At long last, New Cat has hit beta! I have some cover art with it, as well as the usual I-found-a-bug command enabled. Check it out on IF Game Testing if you want to take a crack at it!
There is a strange current in IF where games propose something impossible and dare the player to actually do it; I say strange because such actions are clearly impossible, so why would anyone try? Is there some kind of bravado necessary here, where frustrated males yell “I’ll show THAT game designer”? Folks, the game designer isn’t even laughing up his sleeve at you. He’s shouting his derision at you using a megaphone.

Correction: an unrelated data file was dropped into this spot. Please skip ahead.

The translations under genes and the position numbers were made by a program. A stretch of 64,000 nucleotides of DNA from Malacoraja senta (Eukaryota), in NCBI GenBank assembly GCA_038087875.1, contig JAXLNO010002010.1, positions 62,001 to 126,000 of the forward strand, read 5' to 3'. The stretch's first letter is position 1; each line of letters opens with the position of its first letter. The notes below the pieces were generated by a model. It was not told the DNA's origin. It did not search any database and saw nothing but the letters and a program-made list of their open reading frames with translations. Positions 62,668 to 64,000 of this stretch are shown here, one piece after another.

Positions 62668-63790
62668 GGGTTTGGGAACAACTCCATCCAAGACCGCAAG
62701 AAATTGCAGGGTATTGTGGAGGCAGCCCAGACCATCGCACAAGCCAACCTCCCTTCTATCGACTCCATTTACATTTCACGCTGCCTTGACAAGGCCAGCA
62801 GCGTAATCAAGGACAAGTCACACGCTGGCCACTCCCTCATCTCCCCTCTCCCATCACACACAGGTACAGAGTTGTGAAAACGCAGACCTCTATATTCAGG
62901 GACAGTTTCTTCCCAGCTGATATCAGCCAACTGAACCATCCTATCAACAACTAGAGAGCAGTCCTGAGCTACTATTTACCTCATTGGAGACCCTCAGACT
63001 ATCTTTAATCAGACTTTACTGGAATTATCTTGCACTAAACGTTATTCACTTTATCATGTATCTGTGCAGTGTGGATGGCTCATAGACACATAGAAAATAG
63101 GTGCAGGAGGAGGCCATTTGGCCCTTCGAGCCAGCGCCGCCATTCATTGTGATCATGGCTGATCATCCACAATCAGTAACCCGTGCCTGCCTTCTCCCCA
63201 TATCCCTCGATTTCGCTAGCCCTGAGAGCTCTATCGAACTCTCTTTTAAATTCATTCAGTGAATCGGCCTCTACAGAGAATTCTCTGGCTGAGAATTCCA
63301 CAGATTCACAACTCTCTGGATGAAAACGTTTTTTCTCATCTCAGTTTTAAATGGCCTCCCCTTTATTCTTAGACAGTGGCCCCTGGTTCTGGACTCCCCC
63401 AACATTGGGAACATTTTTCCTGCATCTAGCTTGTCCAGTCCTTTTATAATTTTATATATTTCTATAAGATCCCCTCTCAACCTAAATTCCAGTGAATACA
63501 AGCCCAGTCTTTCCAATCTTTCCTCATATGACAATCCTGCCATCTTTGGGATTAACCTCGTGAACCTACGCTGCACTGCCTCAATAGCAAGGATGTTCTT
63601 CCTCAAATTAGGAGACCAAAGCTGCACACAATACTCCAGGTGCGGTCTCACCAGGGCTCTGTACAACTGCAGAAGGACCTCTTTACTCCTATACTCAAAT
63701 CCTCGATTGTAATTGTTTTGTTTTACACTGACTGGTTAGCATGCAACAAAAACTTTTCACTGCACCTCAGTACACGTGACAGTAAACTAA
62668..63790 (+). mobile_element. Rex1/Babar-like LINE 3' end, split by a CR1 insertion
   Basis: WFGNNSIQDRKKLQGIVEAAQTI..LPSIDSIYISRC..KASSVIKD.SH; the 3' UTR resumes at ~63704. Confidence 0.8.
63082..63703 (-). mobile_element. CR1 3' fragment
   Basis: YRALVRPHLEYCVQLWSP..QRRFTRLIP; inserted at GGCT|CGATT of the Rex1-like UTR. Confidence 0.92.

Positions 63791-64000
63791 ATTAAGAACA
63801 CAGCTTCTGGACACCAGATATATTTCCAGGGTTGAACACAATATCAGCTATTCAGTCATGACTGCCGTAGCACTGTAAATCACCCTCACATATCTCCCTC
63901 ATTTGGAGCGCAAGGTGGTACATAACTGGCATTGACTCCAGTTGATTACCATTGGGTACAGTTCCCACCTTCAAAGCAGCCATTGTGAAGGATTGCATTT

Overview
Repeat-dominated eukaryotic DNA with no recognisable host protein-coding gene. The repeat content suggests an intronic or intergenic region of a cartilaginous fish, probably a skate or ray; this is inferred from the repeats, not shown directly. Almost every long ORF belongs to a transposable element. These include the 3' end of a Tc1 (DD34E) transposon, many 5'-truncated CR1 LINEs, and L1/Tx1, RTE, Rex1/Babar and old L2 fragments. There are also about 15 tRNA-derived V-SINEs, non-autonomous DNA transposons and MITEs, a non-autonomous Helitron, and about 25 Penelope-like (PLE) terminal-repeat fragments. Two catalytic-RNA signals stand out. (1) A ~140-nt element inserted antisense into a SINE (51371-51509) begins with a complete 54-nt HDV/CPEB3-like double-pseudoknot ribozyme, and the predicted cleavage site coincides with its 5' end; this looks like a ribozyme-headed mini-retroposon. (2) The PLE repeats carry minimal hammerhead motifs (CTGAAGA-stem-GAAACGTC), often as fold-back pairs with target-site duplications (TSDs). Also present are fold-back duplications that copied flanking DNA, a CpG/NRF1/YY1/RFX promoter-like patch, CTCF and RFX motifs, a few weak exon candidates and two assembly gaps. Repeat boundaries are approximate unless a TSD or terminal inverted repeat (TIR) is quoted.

For instance, take the game Square Circle. The intro asks if you can square a circle. Obviously, you cannot, so why bother torturing yourself?
Fate is another one. Can you change your fate? Obviously, if you can change your fate, it is not fate. The definition of the word fate removes all hope and all choice. To try to change your fate is futile.
I understand the self-torturing appeal of self-hate, but I’ve never understood the sure call to failure. Back in college, I had a comp sci professor who said something like, “Here is the fastest sort algorithm ever. Try to beat it.” I looked at him and thought, “You just said it was the fastest, and so therefore it is logically impossible for me to try to beat it. I think I’ll make the worst sort algorithm possible instead, since my failure has been guaranteed.”